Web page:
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Lebanese leaders in Doha for peace talks

Opposition and Lebanese government officials planned to meet Friday in the Qatari capital Doha for a national dialogue hosted by the Arab Leaque.  The meeting, scheduled for 2 p.m. EST, seeks an end to some of the worst political violence in Lebanon since the 1975-1990 civil war. 

Leaders from Hizballah and the Western-backed government of Prime Minister Fouad Siniora agreed Thursday to hold negotiations to elect a new president and form a unity government.  Lebanon has been without a president since Emile Lahoud stepped down in November.

Arab League ministers brokered a six-point plan to “shore up the authority of the Lebanese state,” end political violence and called on all fighters to lay down their weapons.  The agreement also calls for an end to rhetoric that could spark further violence and the removal of check points and road blocks.  Fighters were seen removing the blockades to the Beirut airport Friday and flights resumed almost immediately.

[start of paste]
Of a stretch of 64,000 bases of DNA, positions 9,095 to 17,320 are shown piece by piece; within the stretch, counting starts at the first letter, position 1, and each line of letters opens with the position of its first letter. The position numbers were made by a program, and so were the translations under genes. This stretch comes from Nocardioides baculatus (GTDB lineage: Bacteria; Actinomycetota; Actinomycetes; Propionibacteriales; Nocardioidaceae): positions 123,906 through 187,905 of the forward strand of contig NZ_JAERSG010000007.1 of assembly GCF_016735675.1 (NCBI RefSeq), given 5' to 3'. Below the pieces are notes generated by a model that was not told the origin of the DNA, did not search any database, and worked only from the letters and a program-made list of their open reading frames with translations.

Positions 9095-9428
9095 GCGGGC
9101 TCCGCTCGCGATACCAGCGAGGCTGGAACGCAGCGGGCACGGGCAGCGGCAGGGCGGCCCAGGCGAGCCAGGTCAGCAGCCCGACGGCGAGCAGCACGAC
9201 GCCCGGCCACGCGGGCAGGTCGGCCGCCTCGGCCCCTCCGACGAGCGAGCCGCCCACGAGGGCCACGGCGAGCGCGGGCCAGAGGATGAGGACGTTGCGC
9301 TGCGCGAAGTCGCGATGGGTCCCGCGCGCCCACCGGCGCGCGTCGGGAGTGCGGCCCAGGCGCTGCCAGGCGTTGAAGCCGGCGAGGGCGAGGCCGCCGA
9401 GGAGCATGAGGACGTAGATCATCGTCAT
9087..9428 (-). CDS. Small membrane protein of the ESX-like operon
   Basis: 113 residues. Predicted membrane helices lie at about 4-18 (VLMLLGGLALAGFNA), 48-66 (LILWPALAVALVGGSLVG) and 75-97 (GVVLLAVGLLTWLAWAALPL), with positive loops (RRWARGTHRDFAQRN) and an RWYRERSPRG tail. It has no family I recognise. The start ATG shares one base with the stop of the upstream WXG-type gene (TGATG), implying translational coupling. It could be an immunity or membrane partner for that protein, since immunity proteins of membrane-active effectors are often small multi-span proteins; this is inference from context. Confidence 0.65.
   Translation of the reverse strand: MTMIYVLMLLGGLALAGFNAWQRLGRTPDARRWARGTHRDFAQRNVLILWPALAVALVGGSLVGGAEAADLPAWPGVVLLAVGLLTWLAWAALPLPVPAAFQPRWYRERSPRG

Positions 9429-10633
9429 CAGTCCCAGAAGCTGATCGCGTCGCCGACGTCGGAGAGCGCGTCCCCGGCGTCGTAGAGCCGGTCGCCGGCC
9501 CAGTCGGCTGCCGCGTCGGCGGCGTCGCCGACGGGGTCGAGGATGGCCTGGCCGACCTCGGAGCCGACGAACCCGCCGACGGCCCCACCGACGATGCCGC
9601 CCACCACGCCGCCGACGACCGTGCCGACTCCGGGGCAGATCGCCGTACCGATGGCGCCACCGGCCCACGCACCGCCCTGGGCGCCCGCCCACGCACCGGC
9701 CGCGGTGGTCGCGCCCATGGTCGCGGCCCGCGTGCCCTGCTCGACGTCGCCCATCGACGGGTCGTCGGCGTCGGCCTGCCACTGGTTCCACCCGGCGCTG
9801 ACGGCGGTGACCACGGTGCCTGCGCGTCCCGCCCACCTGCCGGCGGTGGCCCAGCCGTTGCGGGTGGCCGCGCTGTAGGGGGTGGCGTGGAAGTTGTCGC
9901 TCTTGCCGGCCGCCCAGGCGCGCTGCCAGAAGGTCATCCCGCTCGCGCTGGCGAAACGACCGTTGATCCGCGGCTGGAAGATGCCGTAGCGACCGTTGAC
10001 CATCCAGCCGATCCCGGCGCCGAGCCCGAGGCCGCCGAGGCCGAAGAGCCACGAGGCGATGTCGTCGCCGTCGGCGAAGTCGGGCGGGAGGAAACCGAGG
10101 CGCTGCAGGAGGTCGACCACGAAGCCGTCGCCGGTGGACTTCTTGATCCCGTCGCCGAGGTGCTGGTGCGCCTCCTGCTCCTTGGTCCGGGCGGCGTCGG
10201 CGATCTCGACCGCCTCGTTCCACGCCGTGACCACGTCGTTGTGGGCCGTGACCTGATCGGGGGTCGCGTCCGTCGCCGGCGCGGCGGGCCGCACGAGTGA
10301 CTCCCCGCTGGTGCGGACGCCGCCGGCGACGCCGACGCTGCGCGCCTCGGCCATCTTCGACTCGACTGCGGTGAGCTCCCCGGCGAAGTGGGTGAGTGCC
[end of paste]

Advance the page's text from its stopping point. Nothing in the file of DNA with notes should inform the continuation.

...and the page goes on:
Siniora lifted measures Wednesday condemning Hizballah's private phone network and other telecommunication infrastructure.

The Lebanese parliament meets June 10 for its 20th attempt at electing a new president. Opposition leaders and the Siniora government agree on Gen. Michel Sulieman, the chief of the Lebanese army, for the presidential post, but differences remain over the make up of a unity government and laws governing parliamentary elections.



Daniel Graeber

Daniel Graeber is a writer for United Press International covering Iraq, Afghanistan and the broader Levant. He has published works on international and constitutional law pertaining to US terrorism cases and on child soldiers. His first major work, entitled The United States and Israel: The Implications of Alignment, is featured in the text, Strategic Interests in the Middle East: Opposition or Support for US Foreign Policy. He holds a MA in Diplomacy and International Conflict Management from Norwich University, where his focus was international relations theory, international law, and the role of non-state actors.

Areas of Focus:International law; Middle East; Government and Politics; non-state actors